‘Working Vans’ after John’s ‘ale cans' (2010)
Oil paint on cast bronze
15.5 x 34 x 34 cm (ref:DL0248)
In his Productivist works Lago juxtaposes and fuses every day objects into single pieces. Iconic design is spliced to make art, and art is dissected to unsettle its seriousness. A hoover is transformed into a urinal; the artist recounted how on seeing a display of vacuum cleaners in a department store he was immediately reminded of a row of urinals, the obvious allusion to Duchamp was a bi-product.
‘I have purposefully set out to design products, produced by technicians, for mass intellectual consumption. I have deliberately chosen materials from the High Street store, as an achieved visual democracy, unlike the steel mill, quarry or lumber yard.’ – Darren Lago, 1996
Darren Lago’s passion for design and modernism allows him to take a humorous peek at these two areas without sliding into cynicism. Antique Lego is used to render Mondrian into a tight plastic plane, but the distressed nature of the old and abused plastic blocks are in keeping with the now aged Mondrians that we see in museums, whereas the battered meccano used to construct the mini Judd interpretations highlight the differences; it reminds us of Judd’s engineering in his sculptures, underlining how resolutely clean cut his sculptures are.
Meaning is often lost in translation and on the one hand Lago enjoys that confusion, that obscuring of meaning, but on the other hand we see his playful side appear in the language of the titles. These titles amuse but are also used to deflect the attention from other readings of the work; Collar. Felt brings to mind the English colloquial phrase for arrest by the police, deflecting the idea of blue collar but also comparisons to Klein’s iconic blue. We see Lago rhyming in his bronze sculpture Working Vans, literally and visually. Out-sideboard is not only a play on words, it’s a play on design, a reflection on the marine design that found its way into architecture and everyday furniture. This amalgamation functions as furniture and vessel (Lago proposes to test this sculpture to its sea-worthiness).
‘I like the idea of playing with any feelings of complacency that the viewer may have about the territory of the work; to confound; to place the viewer between a mutant, mad, bad Mickey Mouse and a minimalist conceptual work. Through the treatment of the work I pay attention to positioning the viewer intellectually or physiologically.’ – Darren Lago, 2006
The revolving mirrors of Large Glass contain undetected motion and yet as the viewer passes by the open structure displaying their drive mechanisms, it is plain to see that they are quietly turning. It is at this point the viewer asks ‘Why?’. It is a purely conceptual notion. Here, visible to all, is the idea manifest; a mirror is attached to a motor that exists purely to rotate the mirror, but once the mirror is viewed the object appears unchanged. The five objects disappear into their surroundings, their context: the work reflects the space, its environment, without depiction, reference or symbol. It brings nothing of the artist’s subjective interpretation; it is only what the viewer sees. At this point, however, the work becomes flawed in its concept; the inaccuracy of the mirror’s surface causes the image in the mirror to ripple, to distort during its rotation. Perfection in concept or construction is not possible and so the mirror’s most engaging attribute is its flaw; imperfect circles.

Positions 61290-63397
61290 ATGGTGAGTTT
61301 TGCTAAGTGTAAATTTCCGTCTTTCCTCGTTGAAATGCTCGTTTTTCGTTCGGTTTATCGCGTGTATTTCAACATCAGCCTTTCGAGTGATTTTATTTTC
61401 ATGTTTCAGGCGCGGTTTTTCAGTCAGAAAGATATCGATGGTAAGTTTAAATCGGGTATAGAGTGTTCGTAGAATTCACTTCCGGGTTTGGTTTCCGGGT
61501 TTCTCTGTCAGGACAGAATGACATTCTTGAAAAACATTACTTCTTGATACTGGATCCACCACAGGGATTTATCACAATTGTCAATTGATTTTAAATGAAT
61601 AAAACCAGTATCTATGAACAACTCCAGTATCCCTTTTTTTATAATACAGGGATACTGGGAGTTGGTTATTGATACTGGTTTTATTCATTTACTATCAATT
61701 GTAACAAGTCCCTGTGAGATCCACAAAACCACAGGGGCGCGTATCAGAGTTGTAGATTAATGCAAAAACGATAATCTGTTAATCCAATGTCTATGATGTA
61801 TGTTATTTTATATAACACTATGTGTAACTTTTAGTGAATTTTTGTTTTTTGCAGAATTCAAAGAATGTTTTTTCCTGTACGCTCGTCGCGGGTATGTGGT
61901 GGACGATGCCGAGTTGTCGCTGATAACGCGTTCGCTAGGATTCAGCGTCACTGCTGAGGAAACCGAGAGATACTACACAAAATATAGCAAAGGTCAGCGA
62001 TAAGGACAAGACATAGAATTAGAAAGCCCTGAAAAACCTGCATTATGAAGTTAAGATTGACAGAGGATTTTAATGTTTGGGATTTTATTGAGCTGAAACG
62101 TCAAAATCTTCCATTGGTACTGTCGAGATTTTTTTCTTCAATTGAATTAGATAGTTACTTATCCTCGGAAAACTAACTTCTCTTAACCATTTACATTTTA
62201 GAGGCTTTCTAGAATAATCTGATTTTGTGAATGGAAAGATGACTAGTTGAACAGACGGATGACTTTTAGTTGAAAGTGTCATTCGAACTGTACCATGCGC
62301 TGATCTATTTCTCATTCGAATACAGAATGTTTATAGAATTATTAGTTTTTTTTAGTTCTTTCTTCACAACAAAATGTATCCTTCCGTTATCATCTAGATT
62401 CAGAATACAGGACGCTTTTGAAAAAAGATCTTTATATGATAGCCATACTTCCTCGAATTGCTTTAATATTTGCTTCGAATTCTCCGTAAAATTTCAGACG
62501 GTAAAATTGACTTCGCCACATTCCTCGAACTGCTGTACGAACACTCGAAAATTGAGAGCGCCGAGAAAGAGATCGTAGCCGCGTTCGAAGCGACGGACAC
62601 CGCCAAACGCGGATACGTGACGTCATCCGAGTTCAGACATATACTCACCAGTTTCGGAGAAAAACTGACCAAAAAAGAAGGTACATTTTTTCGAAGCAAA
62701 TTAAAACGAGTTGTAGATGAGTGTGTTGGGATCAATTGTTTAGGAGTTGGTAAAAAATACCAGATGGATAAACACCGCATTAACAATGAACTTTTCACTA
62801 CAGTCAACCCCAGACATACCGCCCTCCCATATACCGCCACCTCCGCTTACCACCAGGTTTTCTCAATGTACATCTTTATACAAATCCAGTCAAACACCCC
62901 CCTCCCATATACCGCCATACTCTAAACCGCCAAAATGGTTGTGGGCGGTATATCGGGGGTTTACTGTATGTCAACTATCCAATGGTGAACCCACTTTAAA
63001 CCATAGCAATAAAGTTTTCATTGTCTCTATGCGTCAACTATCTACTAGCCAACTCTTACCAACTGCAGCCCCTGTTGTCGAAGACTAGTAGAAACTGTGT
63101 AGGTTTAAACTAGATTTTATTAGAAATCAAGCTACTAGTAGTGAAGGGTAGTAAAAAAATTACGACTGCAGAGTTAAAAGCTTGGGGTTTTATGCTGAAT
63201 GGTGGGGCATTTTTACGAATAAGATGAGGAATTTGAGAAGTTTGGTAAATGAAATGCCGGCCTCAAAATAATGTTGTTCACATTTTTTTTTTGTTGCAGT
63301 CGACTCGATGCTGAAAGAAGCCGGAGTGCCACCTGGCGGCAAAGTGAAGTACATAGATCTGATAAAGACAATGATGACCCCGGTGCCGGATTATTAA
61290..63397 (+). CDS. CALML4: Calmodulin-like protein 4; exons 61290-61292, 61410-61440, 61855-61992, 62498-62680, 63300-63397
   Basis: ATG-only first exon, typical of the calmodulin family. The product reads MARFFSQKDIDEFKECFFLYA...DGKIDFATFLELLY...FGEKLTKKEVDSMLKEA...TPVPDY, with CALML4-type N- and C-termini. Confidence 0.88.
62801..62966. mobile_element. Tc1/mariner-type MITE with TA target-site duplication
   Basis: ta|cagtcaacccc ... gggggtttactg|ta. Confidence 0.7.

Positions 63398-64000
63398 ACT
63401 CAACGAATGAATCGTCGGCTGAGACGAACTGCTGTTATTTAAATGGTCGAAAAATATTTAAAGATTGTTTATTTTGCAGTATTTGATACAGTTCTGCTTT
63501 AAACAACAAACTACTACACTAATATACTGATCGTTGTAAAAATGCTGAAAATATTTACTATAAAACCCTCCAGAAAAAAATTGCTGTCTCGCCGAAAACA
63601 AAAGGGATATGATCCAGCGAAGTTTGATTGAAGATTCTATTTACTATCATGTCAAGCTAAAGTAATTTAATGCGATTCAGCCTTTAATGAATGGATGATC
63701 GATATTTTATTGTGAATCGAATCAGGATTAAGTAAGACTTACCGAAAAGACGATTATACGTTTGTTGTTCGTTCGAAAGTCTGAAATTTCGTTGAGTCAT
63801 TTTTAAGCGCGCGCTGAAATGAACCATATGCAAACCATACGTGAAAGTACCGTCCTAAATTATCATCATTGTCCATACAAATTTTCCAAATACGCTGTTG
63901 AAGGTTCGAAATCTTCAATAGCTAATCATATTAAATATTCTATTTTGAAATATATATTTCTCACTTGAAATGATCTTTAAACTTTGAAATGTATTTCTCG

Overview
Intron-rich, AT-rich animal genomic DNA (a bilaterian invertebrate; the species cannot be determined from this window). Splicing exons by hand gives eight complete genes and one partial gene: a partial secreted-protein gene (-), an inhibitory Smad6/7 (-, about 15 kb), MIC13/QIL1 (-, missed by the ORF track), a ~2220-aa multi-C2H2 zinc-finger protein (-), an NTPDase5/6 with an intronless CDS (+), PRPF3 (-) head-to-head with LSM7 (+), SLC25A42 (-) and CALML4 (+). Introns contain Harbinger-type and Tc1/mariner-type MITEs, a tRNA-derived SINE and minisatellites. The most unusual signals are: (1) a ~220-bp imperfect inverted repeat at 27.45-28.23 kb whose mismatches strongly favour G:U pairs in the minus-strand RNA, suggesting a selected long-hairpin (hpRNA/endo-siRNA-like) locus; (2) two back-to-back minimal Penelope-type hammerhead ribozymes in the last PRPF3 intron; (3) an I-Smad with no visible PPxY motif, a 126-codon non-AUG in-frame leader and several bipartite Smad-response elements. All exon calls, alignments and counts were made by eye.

In 1847, the invention of the candy press (also known as a toy machine) made it possible to produce multiple shapes and sizes of candy at once. In his series of Candy works Lago uses a mold to make a sweetie gun. These M16s were designed to be made in the same manner; guns mass manufactured in plastic, pressed from moulds. Assault weapons that were cheap and easy to manufacture, something to rival the success of the AK47. Lago’s candy sculptures are alluring, desirably sugary, we want to take a bite and all the implied allusions; from sticking the barrel in to your mouth, to the allure of the gun and the excessive consumption of sugar. One way or another its going to kill you. In the first ‘gun’ works Lago used cereal boxes pressed into moulds to make his Cereal Killer series, again taking everyday iconic images of art and design and merging them into objects both comforting and unsettling.
Rodin’s bombastic Balzac morphs into Mickey Mouse. Lago made his copy of Balzac in resin, it towers over the viewer nearly 9 feet tall, cocking its mousey nose in the air while an enormous clown like foot pokes out from under the robes. Lago’s recurring use of Mickey Mouse can be seen as reflecting his love for cut and pasting the two ends of the cultural spectrum, but also a comment upon America. American influence upon the old world culture, the manifest creep of its vernacular into other cultures, reflected in this French sculpture’s futile attempt to resist the inevitable? Racked behind the Balzac are smaller, multiples made from china clay, like souvenirs lining the shelves of any Parisian tourist shop.
- Born Walsall, Staffordshire
- BA Fine Art, Portsmouth Polytechnic
- MA Fine Art, Chelsea School of Art
- Awarded the Picker Fellowship, Kingston Polytechnic
- Awarded the Boise Scholarship, Slade School of Fine Art
- The Everyday and Extraordinary, Birmingham Museum and Art Gallery, Birmingham
- Light and Dark, Annely Juda Fine Art, London
- Empire, Annely Juda Fine Art, London
- Piet & Ida Sanders: A Life With Art, Stedelijk Museum Schiedam, Netherlands
- Sugar, Davidson Contemporary, New York
- Psycho Plastic Works, Maxwell Davidson Gallery, New York
- Darren Lago & Co., The New Art Gallery, Walsall
- 7 x 5 Sculpturess, Annely Juda Fine Art, London
- Lago Rosso, 1000 Eventi, Milan
- Haus Bill, Zumikon, Switzerland